A research article detailing a central Illinois poison outbreak involving synthetic cannabinoids earlier this year and the therapy provided is featured in the latest issue of the New England Journal of Medicine.

A study involving 34 patients at OSF HealthCare Saint Francis Medical Center between March and April of 2018 were identified as having synthetic cannabinoid-associated bleeding disorders. Of those patients tested, superwarfarin, a lethal class of toxins, and more specifically, brodifacoum, commonly used to kill rats, was confirmed present in all. Symptoms were controlled with vitamin K replacement therapy. One patient in the series report died from complications of spontaneous brain hemorrhage. While the study reported on 34 patients, over 100 cases were reported in the Peoria/Pekin area.

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The University of Illinois College of Medicine. “UICOMP Study on Synthetic Cannabinoids Featured in New England Journal of Medicine” http://www.peoria.medicine.uic.edu. 27 September 2018 Web. 20 November 2018

Secondhand Marijuana Smoke

Health risks of exposure to secondhand marijuana smoke: Peer-reviewed and published studies do indicate that exposure to secondhand marijuana smoke may have health and safety risks for the general public, especially due to its similar composition to secondhand tobacco smoke.

  • Secondhand smoke from combusted marijuana contains fine particulate matter that can be breathed deeply into the lungs, which can cause lung irritation, asthma attacks, and makes respiratory infections more likely. Exposure to fine particulate matter can exacerbate health problems especially for people with respiratory conditions like asthma, bronchitis, or COPD.
  • Significant amounts of mercury, cadmium, nickel, lead, hydrogen cyanide, and chromium, as well as 3 times the amount of ammonia, are found in mainstream marijuana smoke than is in tobacco smoke.
  • In 2009, the California Office of Environmental Health Hazard Assessment added marijuana smoke to its Proposition 65 list of carcinogens and reproductive toxins, also known as the Safe Drinking Water and Toxic Enforcement Act of 1986. It reported that at least 33 individual constituents present in both marijuana smoke and tobacco smoke are Proposition 65 carcinogens.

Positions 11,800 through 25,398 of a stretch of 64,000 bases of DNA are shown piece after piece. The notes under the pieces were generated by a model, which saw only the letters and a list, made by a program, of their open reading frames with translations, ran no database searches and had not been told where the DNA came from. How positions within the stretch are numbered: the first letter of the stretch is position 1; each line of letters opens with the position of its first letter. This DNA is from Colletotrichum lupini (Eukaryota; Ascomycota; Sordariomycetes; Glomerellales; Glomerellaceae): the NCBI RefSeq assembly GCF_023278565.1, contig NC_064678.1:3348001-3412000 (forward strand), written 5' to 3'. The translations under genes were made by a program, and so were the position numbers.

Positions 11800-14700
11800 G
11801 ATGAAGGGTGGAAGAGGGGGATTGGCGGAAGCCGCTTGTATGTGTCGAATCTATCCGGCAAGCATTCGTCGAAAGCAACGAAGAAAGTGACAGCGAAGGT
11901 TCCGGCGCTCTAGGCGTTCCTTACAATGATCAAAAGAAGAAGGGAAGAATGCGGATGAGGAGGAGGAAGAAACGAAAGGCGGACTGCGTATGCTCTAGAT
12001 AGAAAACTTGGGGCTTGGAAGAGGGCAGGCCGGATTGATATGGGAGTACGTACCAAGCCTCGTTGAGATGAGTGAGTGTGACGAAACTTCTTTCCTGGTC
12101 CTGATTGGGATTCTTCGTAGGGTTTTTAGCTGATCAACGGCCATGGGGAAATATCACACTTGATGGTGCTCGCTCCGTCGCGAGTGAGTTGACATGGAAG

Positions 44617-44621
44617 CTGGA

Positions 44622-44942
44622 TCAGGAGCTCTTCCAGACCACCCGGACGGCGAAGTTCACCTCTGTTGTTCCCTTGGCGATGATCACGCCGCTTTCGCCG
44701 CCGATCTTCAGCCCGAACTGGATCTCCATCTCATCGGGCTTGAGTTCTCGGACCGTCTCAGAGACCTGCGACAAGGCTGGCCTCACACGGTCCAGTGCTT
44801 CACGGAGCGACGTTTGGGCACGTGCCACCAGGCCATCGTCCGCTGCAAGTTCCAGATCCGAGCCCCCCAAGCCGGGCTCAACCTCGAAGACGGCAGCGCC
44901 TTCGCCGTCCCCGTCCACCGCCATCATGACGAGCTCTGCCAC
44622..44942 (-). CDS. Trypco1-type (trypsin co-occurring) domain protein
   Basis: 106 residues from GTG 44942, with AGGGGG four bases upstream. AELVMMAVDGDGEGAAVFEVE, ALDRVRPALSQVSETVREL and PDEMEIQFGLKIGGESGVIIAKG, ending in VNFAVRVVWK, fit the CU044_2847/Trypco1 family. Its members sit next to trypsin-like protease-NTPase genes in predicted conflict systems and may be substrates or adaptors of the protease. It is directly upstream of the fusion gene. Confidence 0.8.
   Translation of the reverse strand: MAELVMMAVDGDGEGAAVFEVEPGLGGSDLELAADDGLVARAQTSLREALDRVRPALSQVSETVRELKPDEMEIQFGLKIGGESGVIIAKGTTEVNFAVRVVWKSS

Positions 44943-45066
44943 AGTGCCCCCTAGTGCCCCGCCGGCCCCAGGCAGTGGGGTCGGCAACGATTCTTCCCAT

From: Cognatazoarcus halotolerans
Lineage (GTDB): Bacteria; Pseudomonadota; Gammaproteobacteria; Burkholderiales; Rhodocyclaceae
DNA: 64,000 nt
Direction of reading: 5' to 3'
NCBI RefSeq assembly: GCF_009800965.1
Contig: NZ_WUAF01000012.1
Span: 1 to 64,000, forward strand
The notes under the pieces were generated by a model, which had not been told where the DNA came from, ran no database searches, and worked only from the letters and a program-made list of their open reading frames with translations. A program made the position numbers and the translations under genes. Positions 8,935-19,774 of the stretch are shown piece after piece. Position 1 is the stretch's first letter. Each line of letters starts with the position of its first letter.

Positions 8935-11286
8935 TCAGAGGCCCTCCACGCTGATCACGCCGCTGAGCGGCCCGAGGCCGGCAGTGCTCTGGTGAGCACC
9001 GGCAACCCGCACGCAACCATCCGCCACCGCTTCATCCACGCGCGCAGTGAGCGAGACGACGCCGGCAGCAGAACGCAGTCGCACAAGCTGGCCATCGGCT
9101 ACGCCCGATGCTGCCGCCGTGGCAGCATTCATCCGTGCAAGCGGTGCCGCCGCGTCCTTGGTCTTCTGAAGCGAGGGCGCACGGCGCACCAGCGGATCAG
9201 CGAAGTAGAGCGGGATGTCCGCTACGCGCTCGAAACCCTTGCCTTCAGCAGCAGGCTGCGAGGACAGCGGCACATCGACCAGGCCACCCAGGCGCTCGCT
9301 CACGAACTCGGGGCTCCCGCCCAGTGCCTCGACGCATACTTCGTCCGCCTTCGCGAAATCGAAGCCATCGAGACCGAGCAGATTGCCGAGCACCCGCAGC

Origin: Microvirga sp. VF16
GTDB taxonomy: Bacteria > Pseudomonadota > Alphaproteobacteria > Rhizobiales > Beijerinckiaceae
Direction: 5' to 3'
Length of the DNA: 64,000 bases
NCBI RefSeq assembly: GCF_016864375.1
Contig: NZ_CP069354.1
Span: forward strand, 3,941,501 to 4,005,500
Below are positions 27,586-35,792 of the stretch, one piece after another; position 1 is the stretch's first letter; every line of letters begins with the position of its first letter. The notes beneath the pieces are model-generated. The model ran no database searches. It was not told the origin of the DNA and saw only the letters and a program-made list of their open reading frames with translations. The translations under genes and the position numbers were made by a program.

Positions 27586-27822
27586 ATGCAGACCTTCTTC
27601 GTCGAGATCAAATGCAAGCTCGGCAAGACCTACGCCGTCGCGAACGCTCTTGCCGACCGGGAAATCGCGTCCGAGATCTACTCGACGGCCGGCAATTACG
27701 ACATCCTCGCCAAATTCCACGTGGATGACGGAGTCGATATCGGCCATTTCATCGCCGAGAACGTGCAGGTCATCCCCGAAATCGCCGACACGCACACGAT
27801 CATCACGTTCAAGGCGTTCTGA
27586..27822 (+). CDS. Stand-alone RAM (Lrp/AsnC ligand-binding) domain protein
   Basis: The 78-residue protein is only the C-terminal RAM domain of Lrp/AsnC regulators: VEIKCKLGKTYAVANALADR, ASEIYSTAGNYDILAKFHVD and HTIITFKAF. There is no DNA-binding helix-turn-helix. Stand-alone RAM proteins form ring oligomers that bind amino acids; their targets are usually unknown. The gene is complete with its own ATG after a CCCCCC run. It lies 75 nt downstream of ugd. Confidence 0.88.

• More Risks

No Smoke. “Secondhand Marijuana Smoke” http://www.no-smoke.org. Web. 12 November 2018

Young Canadians face heightened crash risk after consuming cannabis, new study finds

Young Canadians are more at risk of a vehicle crash even five hours after inhaling cannabis, according to results of a clinical trial conducted at the Research Institute of the McGill University Health Centre (RI-MUHC) and McGill University, and funded by the Canadian Automobile Association (CAA).

The research found that performance declined significantly, in key areas such as reaction time, even five hours after inhaling the equivalent of less than one typical joint.


Medical Xpress. “Young Canadians face heightened crash risk after consuming cannabis, new study finds” http://www.medicalxpress.com. 15 October 2018 Web. 8 November 2018

One Minute of Marijuana Secondhand Smoke Exposure Substantially Impairs Vascular Endothelial Function

One minute of exposure to marijuana SHS substantially impairs endothelial function in rats for at least 90 minutes, considerably longer than comparable impairment by tobacco SHS. Impairment of FMD does not require cannabinoids, nicotine, or rolling paper smoke. Our findings in rats suggest that SHS can exert similar adverse cardiovascular effects regardless of whether it is from tobacco or marijuana.


NCBI. “One Minute of Marijuana Secondhand Smoke Exposure Substantially Impairs Vascular Endothelial Function” http://www.ncbi.nlm.nih.gov. 27 July 2018 Web. 6 November 2018

Children whose mothers use marijuana are more likely to try it at younger age

When mothers use marijuana during the first 12 years of their child’s life, their cannabis-using children are more likely to start at an earlier age than children of non-using mothers, according to a new study. This study is the first to establish a relationship between maternal cannabis use during a child’s lifetime and earlier initiation in a nationally-representative, longitudinal cohort.


ScienceDaily. “Children whose mothers use marijuana are more likely to try it at younger age” http://www.sciencedaily.com. 24 Sept 2018 Web. 1 November 2018